being Volume 1, No. 2, on through issue 52. The Miner uses a slight variation, going with “First Year” instead of Volume 1. This is possibly a chicken versus the egg situation, since most of The Miner’s numbering errors occurred in the first seven or eight years. Assuming the July date is correct, what should be the Tenth Year, No. 1, is actually listed as the Eighth Year. An exhaustive study as to where the errors were made has not been done because of the fragile condition of those early publications, but this accounts for the lost years on The Newport Miner’s nameplate. But actually, there is still another error. The Miner “Year” now flips over in late February, instead of in July or August. This is because publishers faithfully have included 52 weekly issues in each year of publication. But every two to four years, one of the publication dates falls on a “Fifth Wednesday.” When that happened, there should have been 53 issues for that year. Over the better part of a century, The Miner’s new year has backed up nearly five months.

served as editor, was not afraid of controversy or covering hot stories. In a note to Hubbart, Robert Mathews, the infamous leader of a white supremacist group,

Hubbart wrote: “1985 was a year that began in anticipation and ended in apprehension.” When Fred and Susan Willenbrock, both 34 at the time, arrived in Newport


Freeman Frost became publisher of The Miner in 1945.

The Order, killed by FBI agents, wrote: “Over the past several years you have shown journalistic integrity and courage through your willingness to treat my letters fairly and impartially even though they were extremely controversial …” The Miner staff had earned awards during the decade. One judge wrote: “It is obvious J. E. Hubbart is not afraid of controversy.” In what was his last “Year in Review,” column before retiring in January 1986,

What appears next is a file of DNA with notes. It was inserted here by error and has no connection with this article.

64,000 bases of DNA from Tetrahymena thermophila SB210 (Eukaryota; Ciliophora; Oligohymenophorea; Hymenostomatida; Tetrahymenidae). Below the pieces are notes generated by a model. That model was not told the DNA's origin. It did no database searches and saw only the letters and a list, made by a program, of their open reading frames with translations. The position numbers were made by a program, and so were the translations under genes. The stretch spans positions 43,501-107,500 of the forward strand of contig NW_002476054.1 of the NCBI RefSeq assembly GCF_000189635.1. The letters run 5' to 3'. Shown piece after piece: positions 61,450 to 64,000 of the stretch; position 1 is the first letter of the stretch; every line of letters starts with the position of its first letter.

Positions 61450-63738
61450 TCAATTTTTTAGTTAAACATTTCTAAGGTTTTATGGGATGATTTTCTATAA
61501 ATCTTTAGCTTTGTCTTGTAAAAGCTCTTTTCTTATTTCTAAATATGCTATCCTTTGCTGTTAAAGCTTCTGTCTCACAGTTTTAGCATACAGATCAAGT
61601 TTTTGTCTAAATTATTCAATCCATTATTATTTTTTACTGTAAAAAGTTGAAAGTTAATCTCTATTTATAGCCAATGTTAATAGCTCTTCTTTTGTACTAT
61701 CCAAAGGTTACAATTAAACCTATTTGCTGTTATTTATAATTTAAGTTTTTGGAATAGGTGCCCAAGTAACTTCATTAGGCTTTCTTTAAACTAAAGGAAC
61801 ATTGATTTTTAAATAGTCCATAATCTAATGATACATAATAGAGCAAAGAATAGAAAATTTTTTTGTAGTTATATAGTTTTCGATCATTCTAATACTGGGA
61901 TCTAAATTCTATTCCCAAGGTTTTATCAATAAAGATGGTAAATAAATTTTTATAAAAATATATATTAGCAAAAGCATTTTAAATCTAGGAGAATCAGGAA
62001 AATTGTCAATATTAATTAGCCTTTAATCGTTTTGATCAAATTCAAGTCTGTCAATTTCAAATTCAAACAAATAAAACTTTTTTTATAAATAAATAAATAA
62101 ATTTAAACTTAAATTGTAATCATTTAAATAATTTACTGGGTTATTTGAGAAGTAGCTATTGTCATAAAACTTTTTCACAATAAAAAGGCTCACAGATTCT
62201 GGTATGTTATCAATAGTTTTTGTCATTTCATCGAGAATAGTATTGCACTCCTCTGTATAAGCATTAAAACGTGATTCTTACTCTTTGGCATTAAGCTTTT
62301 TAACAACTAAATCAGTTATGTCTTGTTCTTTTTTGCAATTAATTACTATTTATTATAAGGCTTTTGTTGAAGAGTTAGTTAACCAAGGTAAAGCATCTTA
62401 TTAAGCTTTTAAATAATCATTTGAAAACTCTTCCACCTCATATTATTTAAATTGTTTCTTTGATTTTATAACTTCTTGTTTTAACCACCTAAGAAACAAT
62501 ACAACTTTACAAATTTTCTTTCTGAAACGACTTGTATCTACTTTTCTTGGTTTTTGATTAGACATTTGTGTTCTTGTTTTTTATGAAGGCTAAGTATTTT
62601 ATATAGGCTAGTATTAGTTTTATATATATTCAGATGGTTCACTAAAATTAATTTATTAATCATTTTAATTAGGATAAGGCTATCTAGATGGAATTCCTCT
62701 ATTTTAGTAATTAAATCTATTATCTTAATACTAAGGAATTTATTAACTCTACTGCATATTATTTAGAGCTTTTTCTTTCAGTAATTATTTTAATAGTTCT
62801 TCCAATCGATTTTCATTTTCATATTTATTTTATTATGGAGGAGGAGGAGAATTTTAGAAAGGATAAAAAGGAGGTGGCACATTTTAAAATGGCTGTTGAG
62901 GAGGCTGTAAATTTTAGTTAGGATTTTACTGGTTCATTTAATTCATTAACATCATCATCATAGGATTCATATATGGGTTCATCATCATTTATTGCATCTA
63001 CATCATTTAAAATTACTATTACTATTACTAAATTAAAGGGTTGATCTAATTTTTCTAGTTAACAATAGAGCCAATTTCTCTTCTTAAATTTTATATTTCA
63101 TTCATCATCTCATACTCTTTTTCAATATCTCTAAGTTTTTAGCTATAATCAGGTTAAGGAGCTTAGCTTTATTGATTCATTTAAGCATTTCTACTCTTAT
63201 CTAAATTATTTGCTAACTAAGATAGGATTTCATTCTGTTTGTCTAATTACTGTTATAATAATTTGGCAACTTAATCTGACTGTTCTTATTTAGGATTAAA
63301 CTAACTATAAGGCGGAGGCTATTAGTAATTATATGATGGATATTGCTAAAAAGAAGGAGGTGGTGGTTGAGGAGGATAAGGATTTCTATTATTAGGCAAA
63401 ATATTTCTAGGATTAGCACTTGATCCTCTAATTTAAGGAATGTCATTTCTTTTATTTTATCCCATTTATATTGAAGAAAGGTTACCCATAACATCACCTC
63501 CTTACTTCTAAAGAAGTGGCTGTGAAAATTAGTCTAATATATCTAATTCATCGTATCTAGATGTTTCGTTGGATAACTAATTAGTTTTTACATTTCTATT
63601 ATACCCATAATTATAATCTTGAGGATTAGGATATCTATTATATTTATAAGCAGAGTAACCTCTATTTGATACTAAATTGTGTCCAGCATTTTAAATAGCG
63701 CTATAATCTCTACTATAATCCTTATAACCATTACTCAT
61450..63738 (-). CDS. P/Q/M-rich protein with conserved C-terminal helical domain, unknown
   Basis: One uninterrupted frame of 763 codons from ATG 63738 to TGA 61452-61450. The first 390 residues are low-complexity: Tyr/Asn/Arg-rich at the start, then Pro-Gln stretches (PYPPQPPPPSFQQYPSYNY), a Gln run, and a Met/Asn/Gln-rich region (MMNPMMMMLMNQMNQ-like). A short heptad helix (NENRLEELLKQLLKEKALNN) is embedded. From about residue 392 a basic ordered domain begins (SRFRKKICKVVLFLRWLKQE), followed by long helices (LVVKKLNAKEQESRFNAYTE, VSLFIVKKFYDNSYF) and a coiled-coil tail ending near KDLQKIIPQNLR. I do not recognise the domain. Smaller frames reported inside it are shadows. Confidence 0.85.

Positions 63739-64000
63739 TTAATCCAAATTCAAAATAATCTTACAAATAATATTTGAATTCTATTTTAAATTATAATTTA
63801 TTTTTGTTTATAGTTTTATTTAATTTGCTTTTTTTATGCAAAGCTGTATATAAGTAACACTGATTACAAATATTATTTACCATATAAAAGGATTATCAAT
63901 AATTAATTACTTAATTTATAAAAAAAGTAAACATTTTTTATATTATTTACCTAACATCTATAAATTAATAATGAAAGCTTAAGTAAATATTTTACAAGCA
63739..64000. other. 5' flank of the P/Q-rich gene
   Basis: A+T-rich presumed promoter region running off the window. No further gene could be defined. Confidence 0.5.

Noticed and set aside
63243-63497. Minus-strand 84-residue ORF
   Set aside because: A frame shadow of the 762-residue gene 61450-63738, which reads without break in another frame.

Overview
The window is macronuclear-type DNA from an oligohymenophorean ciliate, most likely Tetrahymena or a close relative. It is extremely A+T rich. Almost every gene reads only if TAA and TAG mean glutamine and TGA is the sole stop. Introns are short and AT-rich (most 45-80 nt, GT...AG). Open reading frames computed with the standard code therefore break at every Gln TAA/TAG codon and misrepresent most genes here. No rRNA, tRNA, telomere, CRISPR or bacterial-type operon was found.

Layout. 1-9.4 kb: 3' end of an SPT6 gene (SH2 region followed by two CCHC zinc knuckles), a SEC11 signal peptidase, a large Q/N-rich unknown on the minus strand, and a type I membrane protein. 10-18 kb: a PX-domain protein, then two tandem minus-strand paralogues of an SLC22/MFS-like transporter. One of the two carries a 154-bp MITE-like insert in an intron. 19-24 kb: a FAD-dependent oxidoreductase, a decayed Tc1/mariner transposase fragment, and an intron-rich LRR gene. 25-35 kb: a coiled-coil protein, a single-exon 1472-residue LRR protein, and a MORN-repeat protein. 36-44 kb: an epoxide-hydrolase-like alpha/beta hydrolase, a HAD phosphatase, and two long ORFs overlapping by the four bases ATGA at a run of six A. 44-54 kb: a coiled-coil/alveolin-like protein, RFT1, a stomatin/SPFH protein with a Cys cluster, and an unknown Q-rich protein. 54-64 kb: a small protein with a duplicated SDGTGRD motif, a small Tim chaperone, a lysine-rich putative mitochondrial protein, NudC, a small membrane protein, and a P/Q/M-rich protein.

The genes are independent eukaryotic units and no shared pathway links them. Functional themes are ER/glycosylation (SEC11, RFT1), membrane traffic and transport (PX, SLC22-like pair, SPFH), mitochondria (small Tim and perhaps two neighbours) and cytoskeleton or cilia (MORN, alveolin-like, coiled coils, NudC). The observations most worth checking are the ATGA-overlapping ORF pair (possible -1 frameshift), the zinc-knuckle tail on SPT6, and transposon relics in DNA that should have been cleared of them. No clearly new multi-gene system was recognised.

Beverly and Gerald Carpenter purchased The Miner from Freeman Frost in 1965.

to take the reins of The Newport Miner, they didn’t know if they were in their new community’s low point or high point. The couple from the Seattle area was about to own their first newspaper. They officially took over the business in September 1986. Around them, Keytronic was selling their building, the paper mill was on hold, Albeni’s sawmill was on strike, federal agents were still chasing white supremacists around and unemployment was in double digits. Willenbrock was a University of Washington journalism graduate who had managed newspapers in the Seattle area. He said Hubbart told him this was the newsiest place he had ever worked. Susan had worked in education and youth programs and was only planning to help out part time at The Miner. She has never given up full time work in most departments. Husband and wife teams were once common in all community newspapers, including The Miner. When the Willenbrocks took over, Hubbart had been SEE MINER PAGE 12A